Chapter 16 Religion • The structure of society and a person’s place in it influence his or her religious beliefs and practices. • Under Some circumstances, religion creates societal cohesion, while under other circumstances it promotes social conflict and social change. When religion creates societal cohesion, it also reinforces social inequality. • Religion governs fewer aspects of most people’s lives today than in the past. However, a religious revival has taken place in various parts of the world in recent decades and many people still adhere strongly to religious beliefs and practices. • Diverse possibilities for religious participation compete in modern societies. For example, although most people are becoming more secularized, many people are becoming more religious. • Historical information suggests that the major world religions were movements of moral and social improvement that arose in times of great adversity and were led by charismatic figures. As they consolidated, they became more conservative. • People are more religious if they were brought up in a religious family, if they reside in regions where religion is highly authoritative, and when they are very young and very old. ---------Durkheim, Functionalism, and the Problem of Order. Durkheim said that when people live together, they come to share common sentiments and values. These common sentiments and values form a collective conscience that is larger than any individual’s. On occasion, we experience the collective conscience directly. This causes us to distinguish the secular, everyday world of the profane from the religious, transcendent world of the sacred. We designate certain objects as symbolizing the sacred. Durkheim called these objects totems. We invent certain public practices to connect us with the sacred. Durkheim referred to these practices as rituals. The effect (or function) of rituals and of religion as a whole is to reinforce social solidarity, said Durkheim. These patterns are consistent with Durkheim’s theory of suicide, which predicts a lower suicide rate when social solidarity increases and a higher suicide rate when social solidarity decreases. Thus, the Stanley Cup playoffs may fairly be regarded as a sacred event in Durkheim’s terms. They cement society in the way Durkheim said all religions do. ----------Marx, Conflict, and Religion as a Prop for Inequality Durkheim’s theory of religion is a functionalist account that offers useful insights into the role of religion in society. Yet conflict theorists have lodged two main criticisms against it. 1) It overemphasizes religion’s role in maintaining social cohesion. In reality, religion often incites social conflict. 2) When religion does increase social cohesion, it often reinforces social inequality. It was Marx who first stressed how religion often tranquilizes the underprivileged into accepting their lot in life. According to Marx, religion diminishes class conflict; he called religion “the opium of the people” Most people celebrate the alleged absence of social hierarchy. This is part of what sociologist Robert Bellah calls civil religion, a set of quasi-religious beliefs and practices that binds the population together and justifies its way of life. Tommy Douglas, a Baptist minister, the leader of the Co-operative Commonwealth Federation, and the “father of medicare,” exemplify the Social Gospel concern with social justice issues. In sum, religion can maintain social order under some circumstances, as Durkheim said. When it does so, however, it often reinforces social inequality, as Marx argued. Moreover, under other circumstances religion can promote social conflict. -----------Weber, Social Change, and Symbolic Interaction If Durkheim highlighted the way religion contributes to social order, Max Weber stressed the way religion can contribute to social change. Weber captured the core of his argument in a memorable image: “If history is like a train, pushed along its tracks by economic and political interests, then religious ideas are like railroad switches, determining exactly which tracks the train will follow.” Weber’s most famous illustration of his thesis is his short book The Protestant Ethic and the Spirit of Capitalism. Weber was also bent on proving the one-sidedness of any exclusively economic interpretation. He did so by offering what he would today call a symbolic interactionist interpretation. For Weber, what prompted vigorous capitalist development in non-Catholic Europe and North America was a combination of 1) Favorable economic conditions, such as those discussed by Marx, 2)The spread of certain moral values by the Protestant reformers of the sixteenth century and their followers. According to Weber, the Protestant ethic had wholly unexpected economic consequences. Judaism and Christianity, these religions were rational in two senses. 1) Their followers abstained from magic. 2) They engaged in legalistic interpretation of the holy writ. In contrast, said Weber, Buddhism in India and Confucianism in China had strong magical and otherworldly components. According to Weber, this hindered worldly success in competition and capital accumulation. As a result, capitalism developed slowly in Asia. ---------Secularization The persecution of witches in this era was partly an effort to eliminate competition and establish a Christian monopoly over spiritual life. Max Weber remarked on how the world had become thoroughly “disenchanted”. By the turn of the twentieth century, he said, scientific and other forms of rationalism were replacing religious authority. His observations formed the basis of the secularization thesis. The secularization thesis says that religious institutions, actions, and consciousness are on the decline worldwide. ------------Religious Revival Despite the consensus about secularization that was still evident in the 1980s, many sociologists modified their judgments in the 1990s. There were two reasons for this. 1) Accumulated survey evidence showed that religion was not in an advanced state of decay. (The 1982 Canadian Charter of Rights and Freedoms assets that our country is founded on principles that recognize the supremacy of God) 2) The second circumstance that has caused many sociologists to revise their judgment about the secularization thesis is the revival of religious fundamentalism. Since the 1960s, fundamentalist religious organizations have rapidly increased their membership, especially among Protestants. • Fundamentalists interpret their scriptures literally, seek to establish a direct, personal relationship with the higher being they worship, and are relatively intolerant of non-fundamentalists. • Fundamentali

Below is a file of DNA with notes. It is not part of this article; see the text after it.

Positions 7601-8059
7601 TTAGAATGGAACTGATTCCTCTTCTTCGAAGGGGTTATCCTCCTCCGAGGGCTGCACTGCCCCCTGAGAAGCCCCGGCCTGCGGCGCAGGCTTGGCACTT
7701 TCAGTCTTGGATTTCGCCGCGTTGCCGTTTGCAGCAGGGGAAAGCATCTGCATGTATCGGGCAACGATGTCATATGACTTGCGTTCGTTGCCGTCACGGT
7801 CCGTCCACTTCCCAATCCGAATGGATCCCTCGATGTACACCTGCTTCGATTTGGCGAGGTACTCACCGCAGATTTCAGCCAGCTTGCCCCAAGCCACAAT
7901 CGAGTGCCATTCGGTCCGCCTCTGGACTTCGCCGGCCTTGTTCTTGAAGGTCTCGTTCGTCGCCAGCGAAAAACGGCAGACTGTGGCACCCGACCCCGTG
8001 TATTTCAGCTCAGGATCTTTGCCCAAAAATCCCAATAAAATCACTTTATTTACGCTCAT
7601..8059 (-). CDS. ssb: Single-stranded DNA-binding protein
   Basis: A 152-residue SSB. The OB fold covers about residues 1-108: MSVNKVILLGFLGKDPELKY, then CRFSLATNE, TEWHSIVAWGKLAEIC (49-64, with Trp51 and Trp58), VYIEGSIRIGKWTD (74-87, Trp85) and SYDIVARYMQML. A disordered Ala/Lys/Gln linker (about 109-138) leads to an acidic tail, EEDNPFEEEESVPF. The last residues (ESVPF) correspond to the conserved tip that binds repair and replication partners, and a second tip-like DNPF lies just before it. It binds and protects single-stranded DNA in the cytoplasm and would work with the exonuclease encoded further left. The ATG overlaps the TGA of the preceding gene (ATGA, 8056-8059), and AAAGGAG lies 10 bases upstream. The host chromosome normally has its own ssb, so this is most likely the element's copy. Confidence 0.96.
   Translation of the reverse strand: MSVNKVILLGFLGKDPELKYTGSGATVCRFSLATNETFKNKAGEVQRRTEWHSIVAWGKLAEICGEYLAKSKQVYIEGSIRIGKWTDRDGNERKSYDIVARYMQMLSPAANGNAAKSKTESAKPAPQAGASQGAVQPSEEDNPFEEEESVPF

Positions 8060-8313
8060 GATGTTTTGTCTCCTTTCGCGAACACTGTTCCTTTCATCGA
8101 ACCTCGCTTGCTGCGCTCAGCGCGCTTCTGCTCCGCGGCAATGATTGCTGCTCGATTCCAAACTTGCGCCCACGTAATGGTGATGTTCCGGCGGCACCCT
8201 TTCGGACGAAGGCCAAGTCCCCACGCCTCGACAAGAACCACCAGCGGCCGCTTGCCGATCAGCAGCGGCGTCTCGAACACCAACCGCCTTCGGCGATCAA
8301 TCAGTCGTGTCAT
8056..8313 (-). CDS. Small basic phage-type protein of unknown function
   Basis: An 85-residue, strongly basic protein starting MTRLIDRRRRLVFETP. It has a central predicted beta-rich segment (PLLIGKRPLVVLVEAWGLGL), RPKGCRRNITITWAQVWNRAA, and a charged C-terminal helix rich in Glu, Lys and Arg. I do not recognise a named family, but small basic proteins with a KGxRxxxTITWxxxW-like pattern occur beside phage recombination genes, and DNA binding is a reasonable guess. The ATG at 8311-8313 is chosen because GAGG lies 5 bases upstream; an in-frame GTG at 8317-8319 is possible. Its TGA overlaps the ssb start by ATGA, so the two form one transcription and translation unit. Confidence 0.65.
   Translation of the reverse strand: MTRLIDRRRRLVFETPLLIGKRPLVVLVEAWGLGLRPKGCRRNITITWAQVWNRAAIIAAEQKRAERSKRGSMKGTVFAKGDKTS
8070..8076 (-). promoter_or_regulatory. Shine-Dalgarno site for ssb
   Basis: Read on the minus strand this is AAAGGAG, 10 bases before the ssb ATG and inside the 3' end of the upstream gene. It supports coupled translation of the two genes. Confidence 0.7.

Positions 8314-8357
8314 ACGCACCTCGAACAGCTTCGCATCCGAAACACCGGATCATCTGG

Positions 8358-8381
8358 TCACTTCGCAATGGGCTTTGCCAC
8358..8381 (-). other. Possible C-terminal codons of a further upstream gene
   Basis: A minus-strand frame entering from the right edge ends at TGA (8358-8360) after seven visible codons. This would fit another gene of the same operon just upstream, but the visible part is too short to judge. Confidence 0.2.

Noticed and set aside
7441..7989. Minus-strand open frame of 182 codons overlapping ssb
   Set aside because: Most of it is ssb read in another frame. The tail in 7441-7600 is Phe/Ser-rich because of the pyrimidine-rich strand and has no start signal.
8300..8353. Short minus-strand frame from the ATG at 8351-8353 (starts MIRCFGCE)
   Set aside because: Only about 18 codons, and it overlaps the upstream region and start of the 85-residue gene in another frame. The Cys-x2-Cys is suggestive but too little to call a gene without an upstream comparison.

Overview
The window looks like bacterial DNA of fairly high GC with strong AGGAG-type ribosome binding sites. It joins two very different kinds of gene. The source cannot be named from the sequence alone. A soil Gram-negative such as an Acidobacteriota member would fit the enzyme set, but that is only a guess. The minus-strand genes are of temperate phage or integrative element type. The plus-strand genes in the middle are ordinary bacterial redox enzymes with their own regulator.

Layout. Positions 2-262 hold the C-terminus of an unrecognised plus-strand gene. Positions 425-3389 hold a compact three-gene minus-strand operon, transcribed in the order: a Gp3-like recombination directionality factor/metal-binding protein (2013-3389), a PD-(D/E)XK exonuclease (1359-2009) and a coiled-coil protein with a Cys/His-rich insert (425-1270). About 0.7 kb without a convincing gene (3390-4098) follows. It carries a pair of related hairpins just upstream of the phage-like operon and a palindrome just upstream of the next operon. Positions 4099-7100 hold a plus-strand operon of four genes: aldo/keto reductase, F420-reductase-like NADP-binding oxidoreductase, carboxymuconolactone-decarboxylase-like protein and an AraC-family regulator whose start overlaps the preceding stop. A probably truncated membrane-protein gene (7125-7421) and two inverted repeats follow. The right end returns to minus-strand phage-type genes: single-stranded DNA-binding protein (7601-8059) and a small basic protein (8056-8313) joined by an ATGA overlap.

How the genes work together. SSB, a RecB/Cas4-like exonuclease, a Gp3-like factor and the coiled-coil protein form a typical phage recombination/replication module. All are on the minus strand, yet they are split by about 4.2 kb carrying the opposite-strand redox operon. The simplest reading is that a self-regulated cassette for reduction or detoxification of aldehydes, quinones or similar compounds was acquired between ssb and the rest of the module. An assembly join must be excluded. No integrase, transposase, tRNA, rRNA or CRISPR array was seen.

More Less

Related notes for SOCA02H3

Log In


Don't have an account?

Join OneClass

Access over 10 million pages of study
documents for 1.3 million courses.

Sign up

Join to view


By registering, I agree to the Terms and Privacy Policies
Already have an account?
Just a few more details

So we can recommend you notes for your school.

Reset Password

Please enter below the email address you registered with and we will send you a link to reset your password.

Add your courses

Get notes from the top students in your class.